Tuesday 21 November 2017

Greeks make a €3.2bn payment to ECB with cash from bailout funds

Greek Prime Minister Alexis Tsipras talks to the President of Greece Prokopis Pavlopoulos at the Presidental Palace in Athens yesterday Photo: Getty
Greek Prime Minister Alexis Tsipras talks to the President of Greece Prokopis Pavlopoulos at the Presidental Palace in Athens yesterday Photo: Getty

Peter Flanagan and Yiannis Kourtoglou

Greece made a €3.2bn payment to the European Central Bank on a maturing government bond yesterday, doing so with cash from its first disbursement of new bailout money.

"The payment was made, the funds are on their way," a Greek official said.

The payment marked the fulfilment of Athens' last significant obligation towards the ECB for the next 11 months.

The ECB confirmed that it had received the payment.

"The ECB confirms that all Greek government bonds maturing today and owed to the ECB and Eurosystem national central bank have been repaid by Greece," the bank said.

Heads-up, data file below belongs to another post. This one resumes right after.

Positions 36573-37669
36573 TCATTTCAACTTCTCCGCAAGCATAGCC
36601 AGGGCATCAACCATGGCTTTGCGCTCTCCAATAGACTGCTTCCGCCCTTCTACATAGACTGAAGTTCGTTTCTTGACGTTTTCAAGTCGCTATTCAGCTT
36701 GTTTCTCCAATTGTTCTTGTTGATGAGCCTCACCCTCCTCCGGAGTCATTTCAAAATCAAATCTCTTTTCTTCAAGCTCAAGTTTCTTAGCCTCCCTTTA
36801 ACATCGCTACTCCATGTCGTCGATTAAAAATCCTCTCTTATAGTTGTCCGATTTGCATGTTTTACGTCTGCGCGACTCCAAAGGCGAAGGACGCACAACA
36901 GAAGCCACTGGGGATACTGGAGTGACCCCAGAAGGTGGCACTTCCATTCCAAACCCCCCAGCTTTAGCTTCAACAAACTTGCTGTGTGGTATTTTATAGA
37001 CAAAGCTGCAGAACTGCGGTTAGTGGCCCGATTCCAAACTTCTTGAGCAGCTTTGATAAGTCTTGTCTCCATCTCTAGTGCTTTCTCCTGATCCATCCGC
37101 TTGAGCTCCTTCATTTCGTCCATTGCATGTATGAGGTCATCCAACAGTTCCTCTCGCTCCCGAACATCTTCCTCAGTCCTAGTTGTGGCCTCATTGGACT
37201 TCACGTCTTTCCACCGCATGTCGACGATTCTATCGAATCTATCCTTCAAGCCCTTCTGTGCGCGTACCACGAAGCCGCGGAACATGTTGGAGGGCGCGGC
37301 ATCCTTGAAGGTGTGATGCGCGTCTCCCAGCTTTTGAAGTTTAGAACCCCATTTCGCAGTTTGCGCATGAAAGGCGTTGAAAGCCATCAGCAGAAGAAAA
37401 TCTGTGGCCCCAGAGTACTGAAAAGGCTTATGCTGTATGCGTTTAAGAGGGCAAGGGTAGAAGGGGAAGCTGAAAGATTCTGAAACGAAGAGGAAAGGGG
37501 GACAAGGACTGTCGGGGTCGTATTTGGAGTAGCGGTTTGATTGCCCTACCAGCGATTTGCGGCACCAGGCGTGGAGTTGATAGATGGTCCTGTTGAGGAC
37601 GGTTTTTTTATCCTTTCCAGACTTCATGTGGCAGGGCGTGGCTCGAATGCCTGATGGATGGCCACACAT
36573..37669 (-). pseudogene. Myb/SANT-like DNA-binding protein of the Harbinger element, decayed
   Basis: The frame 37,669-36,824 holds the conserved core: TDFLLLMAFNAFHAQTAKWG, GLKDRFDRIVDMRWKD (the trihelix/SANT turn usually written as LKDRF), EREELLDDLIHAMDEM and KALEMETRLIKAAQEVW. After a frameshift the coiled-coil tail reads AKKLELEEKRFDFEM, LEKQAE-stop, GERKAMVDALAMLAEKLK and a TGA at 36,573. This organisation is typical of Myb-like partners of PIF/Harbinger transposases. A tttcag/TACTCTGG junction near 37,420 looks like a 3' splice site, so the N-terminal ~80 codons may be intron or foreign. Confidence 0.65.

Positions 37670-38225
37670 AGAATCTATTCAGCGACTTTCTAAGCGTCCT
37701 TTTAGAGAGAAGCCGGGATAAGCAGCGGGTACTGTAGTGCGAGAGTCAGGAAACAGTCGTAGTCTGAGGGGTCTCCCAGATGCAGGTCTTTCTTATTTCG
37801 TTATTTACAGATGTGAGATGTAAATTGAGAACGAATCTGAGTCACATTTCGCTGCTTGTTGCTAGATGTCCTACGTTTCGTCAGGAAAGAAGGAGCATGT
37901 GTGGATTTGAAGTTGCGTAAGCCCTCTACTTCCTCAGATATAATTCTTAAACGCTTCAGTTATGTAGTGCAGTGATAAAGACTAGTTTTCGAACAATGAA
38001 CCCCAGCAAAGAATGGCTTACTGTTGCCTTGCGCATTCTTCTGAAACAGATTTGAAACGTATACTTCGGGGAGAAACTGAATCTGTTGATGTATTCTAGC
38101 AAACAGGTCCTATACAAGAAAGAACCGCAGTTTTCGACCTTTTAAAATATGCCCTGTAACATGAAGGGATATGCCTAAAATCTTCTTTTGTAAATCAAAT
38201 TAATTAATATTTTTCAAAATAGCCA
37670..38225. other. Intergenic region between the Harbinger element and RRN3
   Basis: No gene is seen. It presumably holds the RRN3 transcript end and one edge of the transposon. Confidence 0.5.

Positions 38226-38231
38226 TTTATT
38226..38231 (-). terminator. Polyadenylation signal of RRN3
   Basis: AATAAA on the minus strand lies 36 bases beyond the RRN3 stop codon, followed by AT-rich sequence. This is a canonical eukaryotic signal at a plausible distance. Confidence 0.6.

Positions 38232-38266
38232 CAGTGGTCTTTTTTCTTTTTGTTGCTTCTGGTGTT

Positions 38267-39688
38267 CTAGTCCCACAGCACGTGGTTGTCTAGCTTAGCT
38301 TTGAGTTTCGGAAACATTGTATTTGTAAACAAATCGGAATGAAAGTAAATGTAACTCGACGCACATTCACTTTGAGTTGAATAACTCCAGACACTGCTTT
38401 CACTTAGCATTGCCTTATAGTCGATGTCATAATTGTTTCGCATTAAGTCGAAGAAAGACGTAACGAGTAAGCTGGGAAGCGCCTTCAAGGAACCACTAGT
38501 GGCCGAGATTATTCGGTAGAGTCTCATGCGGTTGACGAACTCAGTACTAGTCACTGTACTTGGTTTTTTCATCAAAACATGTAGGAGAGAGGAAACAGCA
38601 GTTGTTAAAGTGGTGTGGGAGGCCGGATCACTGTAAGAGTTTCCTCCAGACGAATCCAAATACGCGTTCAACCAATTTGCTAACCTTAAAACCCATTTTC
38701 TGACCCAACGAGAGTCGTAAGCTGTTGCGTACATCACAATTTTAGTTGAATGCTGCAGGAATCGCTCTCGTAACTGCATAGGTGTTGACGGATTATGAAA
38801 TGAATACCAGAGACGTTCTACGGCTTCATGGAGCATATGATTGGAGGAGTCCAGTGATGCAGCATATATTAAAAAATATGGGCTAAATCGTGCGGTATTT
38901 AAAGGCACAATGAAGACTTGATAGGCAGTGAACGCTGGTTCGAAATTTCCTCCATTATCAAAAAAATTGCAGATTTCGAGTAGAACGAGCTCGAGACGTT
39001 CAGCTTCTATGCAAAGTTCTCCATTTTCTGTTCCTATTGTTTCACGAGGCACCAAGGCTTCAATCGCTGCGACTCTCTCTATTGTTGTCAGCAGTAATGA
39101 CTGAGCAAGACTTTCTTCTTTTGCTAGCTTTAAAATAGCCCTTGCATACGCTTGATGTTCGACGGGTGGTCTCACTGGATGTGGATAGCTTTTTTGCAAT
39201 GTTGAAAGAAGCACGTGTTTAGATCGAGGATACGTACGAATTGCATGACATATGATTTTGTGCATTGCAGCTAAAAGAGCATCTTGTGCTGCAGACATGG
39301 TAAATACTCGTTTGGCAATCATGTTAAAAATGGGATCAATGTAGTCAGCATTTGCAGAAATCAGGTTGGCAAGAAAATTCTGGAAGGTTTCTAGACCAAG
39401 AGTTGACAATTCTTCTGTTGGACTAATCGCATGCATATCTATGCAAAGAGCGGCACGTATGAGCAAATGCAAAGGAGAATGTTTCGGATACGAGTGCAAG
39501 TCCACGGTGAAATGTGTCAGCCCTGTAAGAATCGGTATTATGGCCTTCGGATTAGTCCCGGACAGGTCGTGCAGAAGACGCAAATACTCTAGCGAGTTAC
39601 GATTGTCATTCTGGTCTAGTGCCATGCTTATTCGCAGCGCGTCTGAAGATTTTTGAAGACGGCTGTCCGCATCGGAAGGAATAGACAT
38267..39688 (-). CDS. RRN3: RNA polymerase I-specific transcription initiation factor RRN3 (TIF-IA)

Greece received the first tranche of funds from its new bailout loan on Thursday after the European Stability Mechanism had approved a rescue of up to €86bn on Wednesday.

The first tranche amounts to €13bn, of which about €12bn will be used to pay down debt, including an earlier bridge loan and the maturing Greek government bond held by the ECB.

The initial tranche was paid in cash. Another €10bn for the recapitalisation of banks was sent to a segregated account in the form of ESM notes.

Greece came close to the economic abyss and exit from the eurozone in late June as the prime minister, Alexis Tsipras, tried to extract concessions which the bloc's finance ministers refused to grant.

Mr Tsipras backed down last month, however, and accepted the new bailout and terms.

The aid deal came after months of negotiations between Greece and its creditor nations that saw the country flirting with an exit from the eurozone.

Lawmakers in Germany and the Netherlands signed off on the plan on Wednesday, after German Chancellor Angela Merkel and Dutch Prime Minister Mark Rutte had fought off domestic opposition to push the bailout through.

Germany, in particular, was reported to have been seeking a tougher deal for Greece in return for the bailout.

Irish Independent

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